• Initial Coin Offerings (ICOs) and the status of creators of CVC;
  • DApp developers, users conducting financial activities, and DApps conducting CVC transactions; and
  • Mining pools and cloud miners.

Continue Reading FinCEN Issues New Advisory on BSA/AML Obligations Related to Virtual Currency

On April 25, 2019, OFAC announced that Haverly Systems, Inc. (“Haverly”), a New Jersey software company, had agreed to pay $75,375 to settle apparent violations from 2014 related to Haverly’s collection of payments from JSC Rosneft (“Rosneft”), a Russian oil major on OFAC’s Sectoral Sanctions Identifications (“SSI”) list. The key issue was OFAC’s finding that Haverly accepted the payments from Rosneft outside of the then-applicable 90-day window and thereby dealt in the restricted “new debt” of Rosneft. This appears to be the first time OFAC has published a settlement involving violations of the SSI list Directives, and underscores the importance for companies subject to US jurisdiction of monitoring invoicing and payments with SSI list entities and their subsidiaries. Non-US companies may also face “secondary sanctions” risk under Section 228 of CAATSA, on which we have previously advised, for certain types of transactions with SSI list designees. See also our previous advisory on OFAC’s SSI list sanctions, along with our previous discussion of the CAATSA-mandated changes to those sanctions.

Pursuant to Directive 2 under Executive Order 13662 and § 589.201 of OFAC’s Ukraine-Related Sanctions Regulations, US persons are prohibited from transacting or otherwise dealing in “new debt” of longer than certain stated maturity periods of SSI list designees or any entities of which they own 50% or more. At the time of this apparent violation, the relevant maturity period was 90 days.[1] “Debt” is defined broadly to include any “extensions of credit.” OFAC has stated in FAQ guidance that open payment terms, such as the time permitted to pay commercial invoices, also fall within the scope of “new debt.”
Continue Reading New Jersey Software Company Settles with OFAC for Accepting Late Payments from Rosneft

Next week, the World Trade Organization (WTO) will consider Venezuela’s request for the establishment of a panel to decide whether US sanctions affecting Venezuela violate international trade law.

In December, Venezuela filed its second ever complaint at the World Trade Organization challenging US sanctions. Specifically, Venezuela claimed that the US imposed “coercive trade-restrictive measures” in an attempt to isolate Venezuela economically. These measures included “certain US laws and regulations relating to goods of Venezuelan origin, the liquidity of Venezuelan public debt, transactions in Venezuelan digital currency, and the Specially Designated Nationals and Blocked Persons List [which] are inconsistent with the WTO’s General Agreement on Tariffs and Trade (GATT) 1994 and the General Agreement on Trade in Services (GATS),” according to a statement by the WTO.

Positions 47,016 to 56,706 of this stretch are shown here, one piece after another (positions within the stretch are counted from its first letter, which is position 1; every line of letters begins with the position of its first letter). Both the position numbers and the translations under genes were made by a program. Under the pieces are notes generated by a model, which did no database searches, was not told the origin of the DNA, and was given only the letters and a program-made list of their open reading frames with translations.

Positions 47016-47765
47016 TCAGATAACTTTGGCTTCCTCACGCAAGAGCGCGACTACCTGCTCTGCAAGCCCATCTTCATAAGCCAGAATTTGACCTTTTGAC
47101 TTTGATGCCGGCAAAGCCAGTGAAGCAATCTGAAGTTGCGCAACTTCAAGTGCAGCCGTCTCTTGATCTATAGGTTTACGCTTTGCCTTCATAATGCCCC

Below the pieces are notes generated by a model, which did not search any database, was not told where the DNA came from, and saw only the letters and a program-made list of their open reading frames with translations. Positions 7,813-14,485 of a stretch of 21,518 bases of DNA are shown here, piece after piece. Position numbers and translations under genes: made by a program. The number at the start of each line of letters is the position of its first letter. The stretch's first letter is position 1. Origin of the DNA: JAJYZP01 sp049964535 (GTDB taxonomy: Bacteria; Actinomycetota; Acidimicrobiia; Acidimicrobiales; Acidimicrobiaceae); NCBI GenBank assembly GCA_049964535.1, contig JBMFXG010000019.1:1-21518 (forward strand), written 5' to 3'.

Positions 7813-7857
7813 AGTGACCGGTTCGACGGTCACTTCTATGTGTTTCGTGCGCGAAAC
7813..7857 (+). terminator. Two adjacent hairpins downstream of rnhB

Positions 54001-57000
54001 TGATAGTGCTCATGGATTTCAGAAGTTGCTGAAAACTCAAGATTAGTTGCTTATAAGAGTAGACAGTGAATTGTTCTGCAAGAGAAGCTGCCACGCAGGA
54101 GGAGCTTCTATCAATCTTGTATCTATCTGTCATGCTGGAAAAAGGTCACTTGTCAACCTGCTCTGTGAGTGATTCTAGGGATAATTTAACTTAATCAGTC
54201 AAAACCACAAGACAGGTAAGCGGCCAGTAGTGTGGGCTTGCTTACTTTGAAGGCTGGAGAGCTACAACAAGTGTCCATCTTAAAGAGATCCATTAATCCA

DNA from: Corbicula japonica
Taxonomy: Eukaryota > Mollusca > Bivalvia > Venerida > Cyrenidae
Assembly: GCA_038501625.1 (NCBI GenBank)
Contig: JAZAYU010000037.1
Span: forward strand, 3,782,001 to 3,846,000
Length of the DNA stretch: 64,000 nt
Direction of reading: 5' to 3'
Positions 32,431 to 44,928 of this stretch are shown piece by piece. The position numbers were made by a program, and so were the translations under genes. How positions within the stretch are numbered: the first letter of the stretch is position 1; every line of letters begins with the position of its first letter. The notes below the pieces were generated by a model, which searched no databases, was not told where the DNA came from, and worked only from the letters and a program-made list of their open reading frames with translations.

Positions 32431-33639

Continue Reading Venezuela Challenge to US Sanctions Escalates at WTO

On February 13, the European Commission adopted a new list of “high-risk” jurisdictions that the Commission identified as posing significant threats to the European Union’s financial system as a result of strategic deficiencies in their anti-money laundering and counter-terrorism financing (AML/CFT) frameworks.  In addition to countries like North Korea, Iran, and Syria, the list also includes four US territories.  In response, the US Department of Treasury expressed “significant concerns about the substance of the list,” which diverges from the list published by the Financial Action Task Force (FATF), as well as the “flawed process” by which the list was developed.  As a result of the new list, banks in the EU will be required to exercise enhanced due diligence when dealing with customers and financial institutions from the listed countries and territories.

According to the Commission, the new list reflects the broadened criteria for the identification of high-risk jurisdictions under the EU’s Fifth Anti-Money Laundering Directive, which now includes “the availability of information on the beneficial owners of companies and legal arrangements” including trusts.  In creating this list, the Commission “developed its own methodology to identify high-risk countries, which relies on information from the Financial Action Task Force, complemented by its own expertise and other sources such as Europol.”  EU Justice Commissioner Věra Jourová stated that the list is aimed at ensuring that “dirty money from other countries does not find its way [into the EU’s] financial system,” and urged the listed countries “to remedy their deficiencies swiftly.”